You only have to read any of the recent articles about the current state of Modern Foreign Language teaching in Britain to know that we have a language crisis in our schools. It is a depressing picture; fewer than half of British students took a GCSE in a modern language last year and only a third of pupils in state funded schools gained a grade C and above. There is a decline in the proportion of pupils going on to take modern language A Levels and only 4.5% of university students are dual linguists.

In Britain, a quarter of people are able to hold a basic conversation in another language, compared to over 90 percent of our northern European neighbours in the Netherlands, Sweden, and Luxembourg. The implications for the future are worrying, with fewer linguists available to enter the teaching profession and the future prosperity of our country, post-Brexit, depending on our ability to communicate in other languages. Recent studies have shown that graduates with language skills are more employable than those without. According to the CBI/Pearson Education and Skills Survey 2015, the majority of employers remain concerned about the national deficit in foreign language skills. The UK Commission for Employment and Skills (UKCES) Skills Survey 2015 said that employers noted shortages in areas such as problem solving, customer relations and persuading and influencing – some of the transferable skills acquired through having contact with another culture in another language and through overseas experience. In an article in TES, Vicky Gough, schools adviser at the British Council, said: “Languages are invaluable for a generation growing up in an increasingly connected world. If the UK is to be truly global post-Brexit, languages must become a national priority. At a time when global connections matter more than ever, it is worrying that the UK is facing a languages deficit. We cannot afford the apathy around the need for languages to continue and must champion these skills.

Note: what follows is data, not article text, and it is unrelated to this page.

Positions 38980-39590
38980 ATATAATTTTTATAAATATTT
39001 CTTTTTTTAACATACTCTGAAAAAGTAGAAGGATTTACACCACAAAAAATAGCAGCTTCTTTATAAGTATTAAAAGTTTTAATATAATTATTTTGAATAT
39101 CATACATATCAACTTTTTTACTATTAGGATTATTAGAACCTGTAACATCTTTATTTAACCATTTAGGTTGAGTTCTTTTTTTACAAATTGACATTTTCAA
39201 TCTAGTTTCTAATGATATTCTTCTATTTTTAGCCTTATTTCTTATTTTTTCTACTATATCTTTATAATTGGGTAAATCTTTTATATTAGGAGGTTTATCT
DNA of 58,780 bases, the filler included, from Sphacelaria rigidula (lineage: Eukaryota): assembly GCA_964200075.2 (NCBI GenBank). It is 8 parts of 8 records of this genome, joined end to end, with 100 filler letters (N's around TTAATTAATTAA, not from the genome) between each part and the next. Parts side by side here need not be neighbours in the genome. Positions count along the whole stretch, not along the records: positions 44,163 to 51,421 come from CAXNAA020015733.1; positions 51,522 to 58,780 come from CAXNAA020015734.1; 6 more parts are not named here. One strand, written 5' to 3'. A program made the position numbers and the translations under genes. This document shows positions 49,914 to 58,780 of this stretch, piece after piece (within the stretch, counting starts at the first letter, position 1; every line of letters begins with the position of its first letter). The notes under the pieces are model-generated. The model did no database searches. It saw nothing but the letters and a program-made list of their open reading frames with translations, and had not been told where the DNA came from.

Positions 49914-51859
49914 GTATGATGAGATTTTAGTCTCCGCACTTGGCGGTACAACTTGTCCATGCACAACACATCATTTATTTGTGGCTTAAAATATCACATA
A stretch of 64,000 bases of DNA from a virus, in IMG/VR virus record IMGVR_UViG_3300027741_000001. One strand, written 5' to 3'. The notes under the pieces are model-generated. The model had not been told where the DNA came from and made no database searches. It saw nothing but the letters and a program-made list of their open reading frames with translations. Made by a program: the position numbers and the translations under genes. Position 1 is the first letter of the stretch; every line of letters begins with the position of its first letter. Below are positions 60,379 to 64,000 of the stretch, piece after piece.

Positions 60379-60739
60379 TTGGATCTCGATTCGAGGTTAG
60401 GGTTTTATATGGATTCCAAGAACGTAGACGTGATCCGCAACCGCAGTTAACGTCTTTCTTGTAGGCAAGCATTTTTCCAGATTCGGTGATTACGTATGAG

Here at Ipswich High School we believe that languages offer pupils a complete 21st century skills-set with which to go out into the world. In the fiercely competitive global job market, our pupils will hold an advantage by gaining a qualification in a modern language to at least GCSE level. Learning from our European neighbours who start learning languages in primary school, we have introduced a core language starting from the age of three in our Pre-Prep, continuing through to Year 6 and then transitioning into Senior School. We are already seeing the benefits in terms of confidence and levels of motivation amongst our younger pupils. Indeed, modern foreign language learning underpins the principle values of our school:

We are Inspirational.